(NOTE: The following post was the result of a serendipitous encounter at the beach, which pushed a bunch of tangential thoughts into my brain. It overlaps slightly with the forthcoming “Macho-Sexualism: Understanding the Lebanese Male,” which I was writing at the time…)
The other day, at La Plage – everyone’s favorite part pool, part car show, part plastic surgery convention – I met a young Lebanese man that exhibited a level of excellence that most others could only dream about. The only analogies I can think of come from the sports world. For the baseball fans out there, the man basically hit for the cycle… in one at-bat. Football fans, that’s like scoring passing, rushing, receiving, and special teams touchdowns in a single game. Basketball fans, that’s like dropping 80, and topping it off with a game-winning four-point play, coast-to-coast dunk, and off-the-glass fadeaway sequence.
But this “Cyrille” put his energies toward appearances. In sharp contrast to my Porky Pig “Please Don’t Eat Me, I Love You” T-shirt, he effortlessly donned Tommy Hilfiger sandals, Ralph Lauren swim trunks, a Lacoste polo shirt, and Gucci sunglasses. That’s four instantly recognizable brands. At the beach!
As I awkwardly stared at this Frenchie, and listened to conversations “broadcast to the world from the other side of the pool,” I realized that I had uncovered something of greater significance: the epitome of Lebanese manhood, for better or for worse.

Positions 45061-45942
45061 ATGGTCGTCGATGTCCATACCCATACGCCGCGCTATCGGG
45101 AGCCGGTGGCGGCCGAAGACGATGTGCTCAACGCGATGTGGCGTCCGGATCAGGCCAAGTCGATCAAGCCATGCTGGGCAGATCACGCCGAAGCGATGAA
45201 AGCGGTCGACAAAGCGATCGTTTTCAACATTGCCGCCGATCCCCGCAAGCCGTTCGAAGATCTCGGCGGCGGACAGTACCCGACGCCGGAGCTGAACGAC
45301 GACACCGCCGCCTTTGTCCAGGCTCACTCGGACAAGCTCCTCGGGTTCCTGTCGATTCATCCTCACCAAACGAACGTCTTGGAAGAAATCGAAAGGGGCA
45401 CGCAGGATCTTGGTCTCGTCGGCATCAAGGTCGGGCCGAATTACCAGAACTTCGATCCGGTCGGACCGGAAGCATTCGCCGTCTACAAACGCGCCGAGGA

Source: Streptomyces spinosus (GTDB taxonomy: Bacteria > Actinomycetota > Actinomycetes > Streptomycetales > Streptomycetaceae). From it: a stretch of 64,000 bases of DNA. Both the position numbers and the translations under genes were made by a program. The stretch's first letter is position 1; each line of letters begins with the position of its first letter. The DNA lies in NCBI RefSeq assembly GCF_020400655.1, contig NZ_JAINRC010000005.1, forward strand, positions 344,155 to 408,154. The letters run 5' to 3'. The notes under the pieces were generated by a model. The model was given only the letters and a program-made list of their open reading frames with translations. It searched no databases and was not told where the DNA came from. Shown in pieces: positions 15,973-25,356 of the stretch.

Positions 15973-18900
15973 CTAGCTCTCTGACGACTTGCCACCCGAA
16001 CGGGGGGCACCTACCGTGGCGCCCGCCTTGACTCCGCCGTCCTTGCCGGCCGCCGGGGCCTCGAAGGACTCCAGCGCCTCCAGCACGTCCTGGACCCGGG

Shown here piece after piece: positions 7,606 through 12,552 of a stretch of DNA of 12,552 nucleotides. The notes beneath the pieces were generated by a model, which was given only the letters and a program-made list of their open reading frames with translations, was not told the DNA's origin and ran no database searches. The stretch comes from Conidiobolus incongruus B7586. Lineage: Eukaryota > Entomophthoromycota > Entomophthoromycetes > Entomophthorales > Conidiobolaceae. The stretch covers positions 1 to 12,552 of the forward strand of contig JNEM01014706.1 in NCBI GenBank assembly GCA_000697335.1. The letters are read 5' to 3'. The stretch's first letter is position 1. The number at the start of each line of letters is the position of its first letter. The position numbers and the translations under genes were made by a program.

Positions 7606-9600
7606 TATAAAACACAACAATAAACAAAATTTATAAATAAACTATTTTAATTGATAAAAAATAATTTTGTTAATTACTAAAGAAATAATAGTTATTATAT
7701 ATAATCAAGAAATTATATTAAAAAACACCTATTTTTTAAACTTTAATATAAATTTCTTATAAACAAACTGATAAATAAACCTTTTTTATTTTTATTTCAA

In addition to his brand mastery, Cyrille spoke three languages (Arabic, French, and English), held two passports (Lebanese and French), and “could only live in one city” (Beirut… never mind that he actually lived in Paris).
Repeat after me: four brands, three languages, two passports, one city; four brands, three languages, two passports, one city; four brands, three languages, two passports, one city.
Think of it as the Platonic “form,” or ideal, for manhood in our little slice of the Levant. The concept is almost powerful enough to warrant one of those brilliant, but admittedly contrived, pitches-cum-speeches from Donald Draper on Mad Men:
During the day, to boost local industry, he sets up at the St. George Marina or La Plage. After all, someone has to soak up those rays. Afterwards, you might see him at Paul or Casablanca, trying to fill his belly after a hard day at the beach—er, office. When the sun goes down, he’ll be at one of Beirut’s many rooftop lounges, trying his best to impress friends and strangers alike. Finally, with dawn nearing, he drives his new car – a gift from daddy, a purchase well beyond his means, or both – to his home overlooking the city, already pondering tomorrow’s moves.
He eats out, goes to the beach, and clubs until the sun comes up. He then wonders how “people can live in such an expensive country.” He wants money and prestige, but he can’t stomach a desk job. He wants independence, but he can’t break free of his family. He wears shorts to work, but gets suited and booted for a night out.
He speaks bluntly, quick to criticize, but is sensitive to the words of others. He smokes two packs of Kent a day, but never misses the gym. He speaks French or English, when Arabic will do. He speaks Arabic only to reassert his manhood when it is questioned. He wants a trophy wife, a virgin bride, and yet somehow expects the women of his generation to put out.
He wants to drink, play, and fuck - not eat, pray, and love.
He is you. He is me. The Lebanese Man.